From Shank’s pony to an eye in the sky, policing the vast north of Scotland demands many different modes of transport.
When policing was in its infancy two centuries ago, chief constables would get an allowance for a horse.
Bicycles must have been a boon after that.
But when motorised vehicles came in, a new world opened up for covering an area bigger than Belgium, from ATVs to Land Rovers, motorcycles and helicopters.
Treasure trove of memories
Retired police officer Dave Conner, of Inverness, is custodian of a large collection of north police photos dating back to the late 19th Century.
He worked for the force when it was known as Northern Constabulary, and because of his interest in history, was handed a pile of old negatives from the Identification Branch when they were having a clear-out of their photographic store.
It’s turned out to be a treasure trove of memories and social history, added to by contributions from colleagues and their families.
Impressive line-up of police vehicles
The decades have conferred much glamour on old police vehicles.
Take this Jaguar Mark 2 from 1964, the force’s pride and joy, displayed in front of Inverness Castle, which then housed the Inverness-shire Constabulary’s headquarters.
No Inspector Morse present, but PCs Sandy Ross and Malcolm ‘Fraser’ Beaton of police HQ traffic department are bursting with pride.
Dave reckons they must have been preparing for the HMI’s annual inspection.
“Alongside them on either side of an almost new 1965 Ford Zephyr are constables George Paton and Sandy McIntosh.
“This must have been before Fraser transferred to Lochmaddy in 1966.”
A few years earlier, in 1957, Inverness-shire Constabulary chose Vauxhall for their patrol cars.
Dave said: “The two on Vauxhall Velox models on the left were traffic patrol cars, while the Vauxhall Victor was for general purpose patrol work.
“LST 923 would be deployed on the A9 Inverness- Perth road and be based at the Carr Bridge police station and house, with the A9 literally at the bottom of the garden in those days.
“LST879 was based at Fort William, covering Invergarry in the north to the county boundaries with Argyllshire along the shores of Loch Leven.
“Victor LST961 was stationed at Fort Augustus, again covering a huge area.”
No one seems to recall the significance of the occasion, although Dave thinks it might have been for publicity material for Vauxhall.
Motorcycles patrolled major roads
A motorcycle course in August in 1974 was a good excuse for this impressive line-up.
Dave thinks they are Norton Commando machines.
He said: “The force made considerable use of motorcycles in the tourist season to patrol major roads through the county which were very prone to clogging up with heavy and slow-moving vehicles, caravans and foreign visitors.
“The motorcycle patrols were able to work their way through the queues, control traffic and clear delays.
“They were also of major importance in VIP escorts, being able to negotiate traffic much easier than patrol cars.”
Taking to the skies
Sometimes, the only way was up.
“The force never owned helicopters,” Dave said. “They hired or borrowed them as necessary.”
Here Constable Evelyn Morrison and Sergeant William McKenzie from HQ Traffic Department are pictured with the pilot and hired helicopter at Dalcross Airport at the end of one of their regular trunk road traffic observation patrols.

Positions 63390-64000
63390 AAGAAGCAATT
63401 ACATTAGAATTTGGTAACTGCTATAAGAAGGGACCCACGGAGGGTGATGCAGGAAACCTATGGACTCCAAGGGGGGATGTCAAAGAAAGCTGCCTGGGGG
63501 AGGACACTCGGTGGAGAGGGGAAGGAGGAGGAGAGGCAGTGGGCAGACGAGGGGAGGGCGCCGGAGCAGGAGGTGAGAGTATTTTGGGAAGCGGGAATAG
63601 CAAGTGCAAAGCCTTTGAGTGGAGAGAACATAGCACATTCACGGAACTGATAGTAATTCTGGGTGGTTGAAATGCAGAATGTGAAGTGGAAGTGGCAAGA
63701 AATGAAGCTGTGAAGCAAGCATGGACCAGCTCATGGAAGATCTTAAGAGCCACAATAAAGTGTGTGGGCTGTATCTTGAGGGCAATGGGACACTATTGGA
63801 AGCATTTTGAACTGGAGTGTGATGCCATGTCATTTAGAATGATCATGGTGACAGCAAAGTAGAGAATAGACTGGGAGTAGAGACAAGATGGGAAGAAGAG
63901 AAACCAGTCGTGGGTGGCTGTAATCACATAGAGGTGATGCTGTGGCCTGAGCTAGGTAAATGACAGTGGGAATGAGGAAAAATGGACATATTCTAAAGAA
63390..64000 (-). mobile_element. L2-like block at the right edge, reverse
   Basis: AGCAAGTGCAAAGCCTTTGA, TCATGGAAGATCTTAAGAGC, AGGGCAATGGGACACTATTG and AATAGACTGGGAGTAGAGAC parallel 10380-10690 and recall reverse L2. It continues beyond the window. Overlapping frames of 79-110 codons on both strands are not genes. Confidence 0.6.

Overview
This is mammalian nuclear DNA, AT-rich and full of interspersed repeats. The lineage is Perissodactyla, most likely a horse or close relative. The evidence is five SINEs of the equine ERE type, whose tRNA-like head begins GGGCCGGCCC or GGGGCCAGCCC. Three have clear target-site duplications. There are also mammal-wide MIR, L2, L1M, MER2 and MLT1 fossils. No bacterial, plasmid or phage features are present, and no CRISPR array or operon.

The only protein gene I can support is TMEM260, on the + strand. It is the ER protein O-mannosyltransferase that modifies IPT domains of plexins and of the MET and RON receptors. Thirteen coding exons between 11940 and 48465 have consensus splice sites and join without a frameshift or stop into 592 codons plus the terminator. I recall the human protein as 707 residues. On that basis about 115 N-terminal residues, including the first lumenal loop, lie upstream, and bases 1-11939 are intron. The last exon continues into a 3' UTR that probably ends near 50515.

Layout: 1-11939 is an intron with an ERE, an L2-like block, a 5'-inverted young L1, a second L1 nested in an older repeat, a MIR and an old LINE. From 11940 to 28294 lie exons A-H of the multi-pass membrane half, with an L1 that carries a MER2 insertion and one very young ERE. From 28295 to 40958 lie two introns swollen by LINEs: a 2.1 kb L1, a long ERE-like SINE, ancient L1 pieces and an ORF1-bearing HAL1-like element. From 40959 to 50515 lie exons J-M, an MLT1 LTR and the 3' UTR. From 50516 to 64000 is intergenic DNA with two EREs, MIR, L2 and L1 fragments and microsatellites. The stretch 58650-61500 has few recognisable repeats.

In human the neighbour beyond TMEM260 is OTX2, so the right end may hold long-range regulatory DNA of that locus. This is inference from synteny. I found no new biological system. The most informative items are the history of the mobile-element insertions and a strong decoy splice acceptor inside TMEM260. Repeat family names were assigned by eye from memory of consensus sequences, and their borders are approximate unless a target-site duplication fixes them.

“During the early 1970s the force made considerable use of air patrol in hired fixed-wing or helicopters, with police as observers.
“Air observation enables actual and potential problems to be identified quickly and the information relayed to traffic patrol vehicles, mostly motorcycles which could be deployed quickly to intervene,” Dave said.
In this picture, a Rover 2000 traffic car sits on the runway at Inverness Airport on July 21, 1972, next to a private plane.
Hiring the plane was an experiment to help with the annual HMI force inspection.
“Since the inspection of the Inspectorate in 1858, HM inspector had to travel by road and ferry the length and breadth of Inverness-shire in order to inspect the force’s detachments in the Outer Hebrides, which took a number of days.
“This initiative involved HMI and Chief Constable Andrew MacClure to get to the ‘Long Island’ and back in one day.”
From one horse power to another
Thanks to the passion of one PC, Tain enjoyed an impromptu ‘Mounted Branch’ in 1975.
Dave said: “There is no truth in the suggestion that this was an early solution to fuel economy mileage restrictions!”
PC Harry Munro was a horse specialist but the northern force has owned no horses since the 19th Century, so he went on to the Mounted Branch in Lancashire Constabulary.
Sutherland Constabulary got its first patrol car, a Ford V8, in 1937, superceding the general purpose van before that.
Again, Dave thinks this might have been the traditional advertising photograph taken for the suppliers, A.W. Chapman & Co, ‘Authorised Ford Dealers since 1911’.
“No police markings whatsoever on the car, but back then a black car with two burly gents in it tended to mean only one thing!”
Tackling rugged terrain
Sometimes an ATV was the only thing to tackle the rugged terrain of the Highlands.
Here the Ross and Sutherland M29 Weasel is out on moorland in 1970, driven by the late Barrie MacKenzie.
It was designed in WW2 for military use and was built by the Studebaker Company.
Dave said: “After the war these were offered for sale.
“Despite it achieving only about five miles to the gallon, it was the only means of accessing remote police radio sites, laden with equipment, and also for personnel or casualties in mountain rescue searches.
“Rescue work has been largely taken over now by the mountain rescue teams.”
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